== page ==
Revewing Past Bears Drafts Series; 2012

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  1. soulman

    soulman Pro-Bowler SuperFan DBS Writer

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    Reviewing the Bears' drafts: 2012
    April, 17, 2014
    Apr 17
    8:00
    AM ET
    By Jeff Dickerson | ESPNChicago.com

    Here's Part 4 of our series reviewing the past five drafts of the Chicago Bears.

    For the first time since 2002, the Bears had a new set of eyes overseeing the draft process. The Bears fired longtime general manager Jerry Angelo at the end of the 2011 regular season and replaced him with respected scout and college talent evaluator Phil Emery.

    First-round pick: Shea McClellin, DE, Boise State

    Number of picks: 6

    How they did: Three members of the 2012 draft class had important roles for the Bears last season: McClellin, wide receiver Alshon Jeffery (second round) and nickel back Isaiah Frey (sixth round). Safety Brandon Hardin, selected in the third round out of Oregon State, spent his rookie year on injured reserve and suffered another injury in the final preseason game last summer that again landed him on IR. The Bears quietly released Hardin several weeks later. Fourth-round pick tight end Evan Rodriguez contributed to the offense in 2012 but was released the next offseason after multiple brushes with the law. Greg McCoy, a cornerback/return man out of TCU whom the Bears took in the seventh round, failed to make the club out of training camp in his first season.

    Pivotal pick: The Bears were in need of fresh legs at defensive end to complement Julius Peppers, who at that time still played at a Pro Bowl level, and veteran Israel Idonije. Emery bypassed what some considered safer pass rushing options at No. 19 overall (Chandler Jones and Whitney Mercilus) and selected McClellin, who impressed the Bears with his combination of speed and athleticism. Two years later, McClellin is projected to compete for a starting job at strong side linebacker in 2014. McClellin was certainly disruptive at times rushing the passer from the edge, but the name of the game at defensive end is sacks. McClellin had only a combined 6.5 sacks in two years, with three of the quarterback takedowns occurring in his memorable effort against the Green Bay Packers at Lambeau Field on Nov. 4 when McClellin knocked Aaron Rodgers out of the game with a fractured collarbone. McClellin went on to win NFC Defensive Player of the Week honors.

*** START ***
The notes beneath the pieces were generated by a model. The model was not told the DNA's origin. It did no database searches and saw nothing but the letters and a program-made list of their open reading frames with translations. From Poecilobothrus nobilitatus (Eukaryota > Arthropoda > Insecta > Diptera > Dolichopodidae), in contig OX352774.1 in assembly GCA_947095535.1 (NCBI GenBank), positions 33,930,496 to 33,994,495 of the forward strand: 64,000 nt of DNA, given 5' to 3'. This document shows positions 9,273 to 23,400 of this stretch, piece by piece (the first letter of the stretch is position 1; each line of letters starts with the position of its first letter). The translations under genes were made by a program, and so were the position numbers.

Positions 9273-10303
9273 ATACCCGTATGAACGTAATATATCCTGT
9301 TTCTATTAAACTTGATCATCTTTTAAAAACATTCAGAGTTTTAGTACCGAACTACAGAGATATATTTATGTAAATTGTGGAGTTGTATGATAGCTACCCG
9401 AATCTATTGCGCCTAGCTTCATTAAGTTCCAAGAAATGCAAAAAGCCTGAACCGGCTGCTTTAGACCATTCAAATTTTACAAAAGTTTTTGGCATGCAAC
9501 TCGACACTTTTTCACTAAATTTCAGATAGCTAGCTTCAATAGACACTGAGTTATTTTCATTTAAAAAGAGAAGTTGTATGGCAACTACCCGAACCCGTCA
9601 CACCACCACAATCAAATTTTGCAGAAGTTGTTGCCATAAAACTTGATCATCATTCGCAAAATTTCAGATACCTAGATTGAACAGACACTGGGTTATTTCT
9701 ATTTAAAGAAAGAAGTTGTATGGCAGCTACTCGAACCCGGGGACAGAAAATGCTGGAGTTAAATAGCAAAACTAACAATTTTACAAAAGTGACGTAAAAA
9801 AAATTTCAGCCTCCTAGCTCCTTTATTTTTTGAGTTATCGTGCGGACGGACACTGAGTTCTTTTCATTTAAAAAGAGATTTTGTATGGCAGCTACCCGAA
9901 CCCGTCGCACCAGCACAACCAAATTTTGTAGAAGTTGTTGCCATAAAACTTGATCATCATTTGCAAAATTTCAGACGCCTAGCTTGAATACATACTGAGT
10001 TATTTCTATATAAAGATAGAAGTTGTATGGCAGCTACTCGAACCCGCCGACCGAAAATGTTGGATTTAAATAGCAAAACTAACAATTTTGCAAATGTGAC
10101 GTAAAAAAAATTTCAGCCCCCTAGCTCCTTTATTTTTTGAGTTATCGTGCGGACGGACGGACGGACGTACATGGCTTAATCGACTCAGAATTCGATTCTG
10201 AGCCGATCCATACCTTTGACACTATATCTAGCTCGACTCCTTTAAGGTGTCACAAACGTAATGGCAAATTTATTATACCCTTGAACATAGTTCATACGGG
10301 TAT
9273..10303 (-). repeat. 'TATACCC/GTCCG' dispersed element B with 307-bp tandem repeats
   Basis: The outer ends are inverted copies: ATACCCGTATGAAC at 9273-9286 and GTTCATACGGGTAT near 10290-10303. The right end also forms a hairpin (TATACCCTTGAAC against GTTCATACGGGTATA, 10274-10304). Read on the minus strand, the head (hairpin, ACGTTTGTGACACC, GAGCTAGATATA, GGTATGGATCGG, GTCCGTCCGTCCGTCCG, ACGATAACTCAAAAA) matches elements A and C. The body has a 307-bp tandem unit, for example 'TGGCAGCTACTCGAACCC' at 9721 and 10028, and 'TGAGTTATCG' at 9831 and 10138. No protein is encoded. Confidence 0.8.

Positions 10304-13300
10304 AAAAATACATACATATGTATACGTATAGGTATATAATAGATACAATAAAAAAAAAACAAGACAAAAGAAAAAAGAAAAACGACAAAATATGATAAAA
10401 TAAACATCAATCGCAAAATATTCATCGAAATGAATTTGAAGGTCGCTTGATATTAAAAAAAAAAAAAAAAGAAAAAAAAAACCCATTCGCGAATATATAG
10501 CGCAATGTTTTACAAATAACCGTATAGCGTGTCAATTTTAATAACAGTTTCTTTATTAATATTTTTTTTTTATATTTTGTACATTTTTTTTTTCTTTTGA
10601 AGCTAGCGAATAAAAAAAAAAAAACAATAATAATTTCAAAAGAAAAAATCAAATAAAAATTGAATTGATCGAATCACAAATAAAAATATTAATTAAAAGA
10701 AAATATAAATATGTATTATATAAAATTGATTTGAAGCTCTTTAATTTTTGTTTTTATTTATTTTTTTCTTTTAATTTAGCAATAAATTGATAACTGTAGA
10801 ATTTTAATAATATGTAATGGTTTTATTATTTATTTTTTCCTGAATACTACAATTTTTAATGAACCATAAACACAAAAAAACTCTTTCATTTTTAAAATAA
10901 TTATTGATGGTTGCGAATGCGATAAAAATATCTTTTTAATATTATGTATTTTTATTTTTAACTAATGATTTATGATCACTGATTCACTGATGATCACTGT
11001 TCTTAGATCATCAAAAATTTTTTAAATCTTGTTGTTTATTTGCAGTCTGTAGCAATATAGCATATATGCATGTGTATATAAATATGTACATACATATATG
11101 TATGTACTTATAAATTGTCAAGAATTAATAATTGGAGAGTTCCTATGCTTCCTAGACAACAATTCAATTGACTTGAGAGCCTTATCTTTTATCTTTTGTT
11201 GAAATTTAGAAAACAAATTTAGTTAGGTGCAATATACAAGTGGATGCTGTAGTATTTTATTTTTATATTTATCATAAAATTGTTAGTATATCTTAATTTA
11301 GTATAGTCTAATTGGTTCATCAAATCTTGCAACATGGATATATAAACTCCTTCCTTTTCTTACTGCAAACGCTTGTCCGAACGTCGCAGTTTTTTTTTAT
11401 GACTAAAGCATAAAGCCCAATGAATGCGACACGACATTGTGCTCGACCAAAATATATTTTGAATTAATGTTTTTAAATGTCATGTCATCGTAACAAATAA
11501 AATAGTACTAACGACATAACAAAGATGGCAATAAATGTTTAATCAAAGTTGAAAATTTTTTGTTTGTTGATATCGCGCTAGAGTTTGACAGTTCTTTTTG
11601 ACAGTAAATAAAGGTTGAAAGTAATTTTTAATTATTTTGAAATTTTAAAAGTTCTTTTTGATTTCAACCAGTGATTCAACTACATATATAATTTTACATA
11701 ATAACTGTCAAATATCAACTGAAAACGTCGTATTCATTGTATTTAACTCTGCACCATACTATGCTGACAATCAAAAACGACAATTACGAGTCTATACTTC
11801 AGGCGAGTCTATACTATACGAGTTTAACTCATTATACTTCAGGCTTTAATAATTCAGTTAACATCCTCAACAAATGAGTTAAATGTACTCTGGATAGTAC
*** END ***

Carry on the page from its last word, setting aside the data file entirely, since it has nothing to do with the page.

Best pick: Jeffery, by a mile. Undeterred by the rampant questions surrounding Jeffery's weight and attitude in his final year at South Carolina, the Bears moved up in the second round to snatch the former All-American wide receiver. Jeffery rewarded the Bears' faith by being named to the Pro Bowl in just his second season after catching 89 passes for 1,421 yards and seven touchdowns. The 6-foot-3 wideout holds the top two spots in franchise history for receiving yards in a game with 218 yards against the New Orleans Saints on Oct. 6, and 249 yards against the Minnesota Vikings on Dec. 1.

    Worst pick: Hardin. A former and often injured collegiate cornerback, Hardin failed to make the transition to safety. Although Hardin had impressive size (6-foot-3, 217 pounds), he didn't seem to bend his hips much and appeared to play too high. Even if he stayed healthy, it would have been difficult to make an argument for the Bears to keep Hardin on the 53-man roster based on pure performance and football skills alone. The Bears are still searching for help at safety, in part, because the Hardin pick failed to pan out.
  2. soulman

    soulman Pro-Bowler SuperFan DBS Writer

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    Uncle Phil's first draft. Hopefully the faith he's shown in McClellin will finally pay off this year. The kid has all kinds of talent and good football instincts but like Grizz, you have to wonder if that aborted effort to make a DE out of him hasn't set him back significantly and it will take time for him to make the transition to SLB. I still think he's always gonna be best if they keep moving him around to create confusion. Use him as more of a weapon than a core player.

    Jeffery is by far the best pick in that draft and maybe as good as any from that draft period. As much as the McClellin gamble hasn't paid off so far the gamble on Jeffery has produced huge dividends for the offense. He's a tough cover in his own right but his presence makes it impossible to constantly double Marshall which makes him more effective. They were named the best WR duo in the NFL last year and it was Jeffery's progress that made that happen.

    Hardin was a gamble that should never have been and hopefully that will be a lesson learned. ERod, who said people should view him like Aaron Hernadez turned out to be correct. All he lacked was the murder charges. Frey is a tenacious kid. Not all that good but not all that bad either. I see him as a high level backup.

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